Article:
Cullowhee, North...
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6. Re: mt leconte

Ah Bluecuzco, looking back when I was 13 years old we were hiking in Banff and Jasper National Parks in Canada, Glacier and Yellowstone. I sure hope you appreciate the gifts your folks are giving you. So many kids just sit around pretend about reality on their Xboxes or PS3s, but you my friend are living reality. A hats off to your parents.

As far as Alum Cave Trail goes. The sections with the cables are icey in the winter and the cables are to assist hikers with their steps. My 6 year old son and 11 year old daughter have backpacked up Alum Cave to LeConte this past summer. My daughter was carrying a Kelty backpack with about 18 pounds. Not bad. If a 6 year old can do it, then most any able bodied adult can. it is a great hike up to LeConte and quite scenic as others have mentioned.

I would reccomend it to a first time LeConter...

Enjoy your hike.

Boston...
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7. Re: mt leconte

This thread is old and the person has long since decided whether to go or not... They seriously need to have a feature where posters can put a tab on top that says something to the effect of "this thread is now outdated".

My dad def has done a great job training my to love nature, and to that are my thanks till the day I die. I mean geez, I'm only fourteen and I've already been to the Smokies more times than I can remember, multiple trips to other natural area around here, Yellowstone, Alaska, two trips to Washington/Oregon, and I'm going to Costa Rica this summer and Haines, AK the one after that. I feel happy just thinking about it. Got to love God for all that. Geez, it's really incredible. Heck, even my meager back yard is pretty cool when you think about it...

Now I'm the one asking for and planning all of our camping trips! People in general have been so desensitized to nature. "I'm not an outdoorsy type." We're hard wired with a need for nature, especially kids. Have you ever read Richard Louv's book Last Child in Nature?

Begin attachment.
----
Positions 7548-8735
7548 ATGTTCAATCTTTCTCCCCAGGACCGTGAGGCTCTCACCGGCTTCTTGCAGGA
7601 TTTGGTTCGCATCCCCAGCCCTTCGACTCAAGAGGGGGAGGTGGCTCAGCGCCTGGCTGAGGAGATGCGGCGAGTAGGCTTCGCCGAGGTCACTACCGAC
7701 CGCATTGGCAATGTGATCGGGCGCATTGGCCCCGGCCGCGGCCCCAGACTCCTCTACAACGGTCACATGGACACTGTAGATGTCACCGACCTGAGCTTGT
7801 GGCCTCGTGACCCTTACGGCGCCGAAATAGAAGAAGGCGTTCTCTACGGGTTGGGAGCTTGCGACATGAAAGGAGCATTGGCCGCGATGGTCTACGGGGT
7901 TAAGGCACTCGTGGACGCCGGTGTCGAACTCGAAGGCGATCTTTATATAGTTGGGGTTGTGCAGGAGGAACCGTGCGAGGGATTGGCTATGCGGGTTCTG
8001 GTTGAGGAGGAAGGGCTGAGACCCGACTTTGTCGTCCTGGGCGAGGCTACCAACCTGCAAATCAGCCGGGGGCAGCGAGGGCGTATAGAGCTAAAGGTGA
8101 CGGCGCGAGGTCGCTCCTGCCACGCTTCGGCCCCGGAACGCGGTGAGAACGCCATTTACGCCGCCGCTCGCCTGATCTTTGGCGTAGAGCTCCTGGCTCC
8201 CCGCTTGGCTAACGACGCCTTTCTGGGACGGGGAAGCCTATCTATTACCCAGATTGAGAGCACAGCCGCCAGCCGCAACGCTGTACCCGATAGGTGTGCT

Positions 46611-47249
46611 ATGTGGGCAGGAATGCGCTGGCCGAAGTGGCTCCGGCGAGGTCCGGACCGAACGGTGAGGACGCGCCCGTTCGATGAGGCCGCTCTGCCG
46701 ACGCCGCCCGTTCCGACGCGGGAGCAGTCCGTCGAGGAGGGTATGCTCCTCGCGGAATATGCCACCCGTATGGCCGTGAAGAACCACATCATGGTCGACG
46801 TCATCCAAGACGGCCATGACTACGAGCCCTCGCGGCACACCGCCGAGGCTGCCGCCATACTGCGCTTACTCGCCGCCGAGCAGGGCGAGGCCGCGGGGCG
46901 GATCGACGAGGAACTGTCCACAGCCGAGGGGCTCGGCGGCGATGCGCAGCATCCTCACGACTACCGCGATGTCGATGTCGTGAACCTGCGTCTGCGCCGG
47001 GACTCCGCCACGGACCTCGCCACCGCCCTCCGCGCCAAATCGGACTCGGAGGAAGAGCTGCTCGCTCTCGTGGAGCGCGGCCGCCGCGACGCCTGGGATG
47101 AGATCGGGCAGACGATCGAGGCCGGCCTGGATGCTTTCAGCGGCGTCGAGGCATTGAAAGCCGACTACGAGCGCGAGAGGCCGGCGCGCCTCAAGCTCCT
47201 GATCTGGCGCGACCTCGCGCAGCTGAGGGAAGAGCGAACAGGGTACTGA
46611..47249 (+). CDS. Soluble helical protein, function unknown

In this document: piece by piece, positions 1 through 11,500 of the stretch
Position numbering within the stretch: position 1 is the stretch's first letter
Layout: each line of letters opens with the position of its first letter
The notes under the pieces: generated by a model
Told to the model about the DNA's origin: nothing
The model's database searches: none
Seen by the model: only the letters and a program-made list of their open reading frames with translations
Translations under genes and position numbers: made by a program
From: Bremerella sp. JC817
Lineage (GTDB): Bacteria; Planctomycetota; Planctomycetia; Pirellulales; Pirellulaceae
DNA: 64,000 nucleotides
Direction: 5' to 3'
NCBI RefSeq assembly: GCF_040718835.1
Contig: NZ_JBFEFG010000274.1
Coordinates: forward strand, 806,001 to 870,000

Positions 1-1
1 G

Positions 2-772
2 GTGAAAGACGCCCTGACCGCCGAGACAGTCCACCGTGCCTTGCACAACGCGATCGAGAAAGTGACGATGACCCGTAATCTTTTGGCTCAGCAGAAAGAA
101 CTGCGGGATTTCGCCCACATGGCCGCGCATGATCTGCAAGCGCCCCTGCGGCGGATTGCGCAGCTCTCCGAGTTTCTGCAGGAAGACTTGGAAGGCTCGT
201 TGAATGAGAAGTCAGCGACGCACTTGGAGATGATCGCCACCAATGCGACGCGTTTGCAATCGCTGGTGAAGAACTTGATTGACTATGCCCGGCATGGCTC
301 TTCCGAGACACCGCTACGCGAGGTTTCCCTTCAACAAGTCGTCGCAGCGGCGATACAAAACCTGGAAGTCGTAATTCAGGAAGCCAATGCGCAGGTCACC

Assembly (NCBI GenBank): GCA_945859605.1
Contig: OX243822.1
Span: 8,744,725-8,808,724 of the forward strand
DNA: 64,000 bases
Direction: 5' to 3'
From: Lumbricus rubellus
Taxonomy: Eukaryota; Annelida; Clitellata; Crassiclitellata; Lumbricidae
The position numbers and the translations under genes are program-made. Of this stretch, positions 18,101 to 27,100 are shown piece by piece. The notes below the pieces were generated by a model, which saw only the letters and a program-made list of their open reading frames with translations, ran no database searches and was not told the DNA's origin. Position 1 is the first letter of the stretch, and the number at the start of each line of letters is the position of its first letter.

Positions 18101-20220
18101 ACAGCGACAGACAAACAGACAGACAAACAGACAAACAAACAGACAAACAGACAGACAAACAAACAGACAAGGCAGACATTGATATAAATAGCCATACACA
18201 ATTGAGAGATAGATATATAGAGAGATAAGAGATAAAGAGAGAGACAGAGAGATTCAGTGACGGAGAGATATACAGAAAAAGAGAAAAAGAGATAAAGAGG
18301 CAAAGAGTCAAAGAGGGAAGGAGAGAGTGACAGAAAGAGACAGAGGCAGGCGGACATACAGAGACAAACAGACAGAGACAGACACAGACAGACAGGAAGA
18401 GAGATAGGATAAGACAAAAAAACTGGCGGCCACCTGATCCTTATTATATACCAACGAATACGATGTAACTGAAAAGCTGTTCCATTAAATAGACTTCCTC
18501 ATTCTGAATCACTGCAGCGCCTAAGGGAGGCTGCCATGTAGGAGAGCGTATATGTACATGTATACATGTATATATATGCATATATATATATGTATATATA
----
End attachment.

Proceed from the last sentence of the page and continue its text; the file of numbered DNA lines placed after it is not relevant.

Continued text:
Atlanta, GA
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8. Re: mt leconte

I know that was on old question, but I think that Mt Leconte via Alum Cave trail is my all-time favorite that I've done in the park (out of maybe just about 10 hikes).

It is certainly somewhat difficult with something like 2500 feet of ascent. The cables you don't need unless it is icy up there.

I want to do that hike again...maybe this year during fall foliage...that would be excellent.

Wish I was in...
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9. Re: mt leconte

We enjoyed the hike up LeConte so much that we are now going to make it an annual event.

Last year we chose to hike up Alum and down Rainbow. This year we are hiking it via the Boulevard.

I am hoping to get reservations at the lodge one day, so we can see the sunrise and sunset from the top of the mountain. That sounds like a perfect trip to me.

Cullowhee, North...
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10. Re: mt leconte

FFG:

Invest in nice summer sleeping bag, an inexpensive backpack and a little gear and you can stay in the backcountry shelter for free! The money you spend at the lodge could go toward gear. You can get summer bag for about $70, a backpack anywhere from $160 to $340 depending on your budget, a stove for about $50.

We have never stayed at the Lodge and the shelter thing is quite cool. Give it a try.